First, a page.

Postal rates have never been
as simple in Russia (and the Soviet Union) as they arguably are in most
other countries. There are different rates for mail within a city,
for mail between reasonably nearby cities, and for mail to distant cities
(within Russia) as well as rates for international mail (at various levels
for various destinations), airmail, registered mail, etc. When you
think about it, Russia is such a huge country that it makes sense to
charge more for a letter that travels 6500 miles from Vladivostok to St
Petersburg (!) than a letter which travels 'only' 400 miles between St
Petersburg and Moscow.
Comparing the rate to mail a
letter on two different dates is made still more complicated due to the
occasional revaluation of the Russian currency. Most recently, on 1
January 1998, the ruble was revised in value so that one 'new' ruble was
worth 1000 old rubles, and other (usually less drastic) revaluations have
occurred sporadically during the previous hundred years before that.
applicable postal rates puts stamps into context. If you're looking
at, for example, a 10 kopeek stamp issued between 25 Feb 1933 and 6 Feb
1939, it is interesting to know that this stamp could be used to pay for a
letter posted to an address in the same city it was mailed from, whereas a
20k stamp during the same period was used on letters mailed between
different cities. And so on and so forth for all different time
periods and rates.
This article summarizes the
key postal rates that have applied from the start of the adhesive period
(ie 1 January, 1858) through to the present day.
It doesn't take much
imagination to read between the lines of the bare rate information and
glean information on all sorts of interesting things about life in general
as these rates evolve. For example, consider
the implications of the free postage between 1 January 1919 and 15 August
1921 - what brave idealistic notion was this, and what a sad transition
back to no longer free postage at the end of it, and at such outrageous
inflationary period rates as well!
Or consider the period when
mail within Leningrad (as it was then called - now St Petersburg) and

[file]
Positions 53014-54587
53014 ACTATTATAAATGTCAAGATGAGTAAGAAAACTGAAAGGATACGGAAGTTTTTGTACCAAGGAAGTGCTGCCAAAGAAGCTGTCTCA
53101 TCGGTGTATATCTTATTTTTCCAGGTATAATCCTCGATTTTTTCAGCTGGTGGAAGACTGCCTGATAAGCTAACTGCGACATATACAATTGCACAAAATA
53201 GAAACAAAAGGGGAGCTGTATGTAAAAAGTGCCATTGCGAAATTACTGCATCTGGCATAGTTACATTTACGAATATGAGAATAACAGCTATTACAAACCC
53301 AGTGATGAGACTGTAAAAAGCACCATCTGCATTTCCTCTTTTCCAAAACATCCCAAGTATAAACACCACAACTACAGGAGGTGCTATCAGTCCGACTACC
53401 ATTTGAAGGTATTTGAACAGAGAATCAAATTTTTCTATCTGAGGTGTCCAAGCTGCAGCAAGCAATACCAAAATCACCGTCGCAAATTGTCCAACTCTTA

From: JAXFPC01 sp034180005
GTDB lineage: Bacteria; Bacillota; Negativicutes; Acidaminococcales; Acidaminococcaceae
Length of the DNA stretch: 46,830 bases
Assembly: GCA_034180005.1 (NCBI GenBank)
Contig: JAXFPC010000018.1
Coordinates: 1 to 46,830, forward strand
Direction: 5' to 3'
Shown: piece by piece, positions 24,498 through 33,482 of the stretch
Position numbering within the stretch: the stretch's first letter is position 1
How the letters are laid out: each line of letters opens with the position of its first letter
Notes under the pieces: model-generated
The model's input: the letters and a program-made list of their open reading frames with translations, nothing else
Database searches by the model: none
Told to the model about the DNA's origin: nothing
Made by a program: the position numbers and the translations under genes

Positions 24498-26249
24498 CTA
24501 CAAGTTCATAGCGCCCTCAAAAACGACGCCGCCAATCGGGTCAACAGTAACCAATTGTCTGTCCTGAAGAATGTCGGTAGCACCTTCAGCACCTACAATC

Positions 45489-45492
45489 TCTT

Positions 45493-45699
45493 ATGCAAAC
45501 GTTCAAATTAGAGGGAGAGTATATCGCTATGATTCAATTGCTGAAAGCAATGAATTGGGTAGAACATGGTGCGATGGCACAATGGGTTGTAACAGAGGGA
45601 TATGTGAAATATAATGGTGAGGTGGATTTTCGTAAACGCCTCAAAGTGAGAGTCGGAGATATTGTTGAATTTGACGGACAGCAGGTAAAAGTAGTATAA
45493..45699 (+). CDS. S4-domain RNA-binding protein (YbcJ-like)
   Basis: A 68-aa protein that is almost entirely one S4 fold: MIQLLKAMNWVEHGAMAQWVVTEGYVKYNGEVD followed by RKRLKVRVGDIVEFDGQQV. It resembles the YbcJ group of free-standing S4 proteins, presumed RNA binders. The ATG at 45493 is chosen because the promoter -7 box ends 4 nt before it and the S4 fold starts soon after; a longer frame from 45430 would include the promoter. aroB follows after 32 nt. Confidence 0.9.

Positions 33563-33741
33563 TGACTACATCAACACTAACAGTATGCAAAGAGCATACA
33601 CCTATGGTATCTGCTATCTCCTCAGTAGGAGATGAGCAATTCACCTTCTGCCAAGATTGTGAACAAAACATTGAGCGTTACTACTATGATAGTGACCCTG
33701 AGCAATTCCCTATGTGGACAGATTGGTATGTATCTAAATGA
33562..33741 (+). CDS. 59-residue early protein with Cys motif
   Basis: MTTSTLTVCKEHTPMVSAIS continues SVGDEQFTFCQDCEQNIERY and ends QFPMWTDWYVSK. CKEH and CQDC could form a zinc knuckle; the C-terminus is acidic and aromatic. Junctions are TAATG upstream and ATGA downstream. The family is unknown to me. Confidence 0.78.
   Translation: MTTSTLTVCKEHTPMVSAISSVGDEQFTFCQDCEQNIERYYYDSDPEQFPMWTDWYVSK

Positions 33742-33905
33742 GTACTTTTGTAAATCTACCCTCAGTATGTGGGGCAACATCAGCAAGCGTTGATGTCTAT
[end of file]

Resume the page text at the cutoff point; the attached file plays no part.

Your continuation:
Moscow was charged more than mail in other cities. How would you
feel as a citizen of Moscow being told that your intercity mail was now
more expensive than mail in nearby Perm (this arrangement lasted almost
ten years). Note the inconsistency in postcard rates - sometimes the
same as regular mail and sometimes as little as one third the rate.
And note the sudden changes in rate differentials - clearly this was a
system with very little guidance or inertia, but rather one wildly casting
about for the correct charging formulas, or perhaps a political plaything
that was subject to the random whims of politicians.
Of course, one also has to
view these rates during the periods of extreme disruption such as the
Civil War and the other inflationary period immediately after
'Independence' with a grain of salt. It has been suggested by some
commentators that, particularly during the chaotic early 1990s, that
postal rates were not closely adhered to!
There are four main types
of postal rate - rates for postcards, for letters within a city, for
letters between cities, and for international letters.
These four base rates can
be further split into rates for regular mail and registered mail.
In addition, there are
airmail rates, special delivery rates, and various other rates as well.
At different times, rates
for letters between cities are further split into mail within Asian Russia
or within European Russia, or mail between the two parts (the divide
between Asian and European Russia is generally considered to be the Ural
mountain range, very slightly to the west of Ekaterinburg (or Sverdlovsk
as it was called between 1924 and 1992).
Note : This project
remains a 'work in progress'. At present accurate data is available
for the period 1918-1940 and 1992-96. We expect to shortly extend
this and add from 1940 to about 1970. Additional data will be
provided as it may come available - if you have any information on postal
tariffs that can help this project, please
let me know.
Airmail (from 4 June, 1922)
and Special Delivery Rates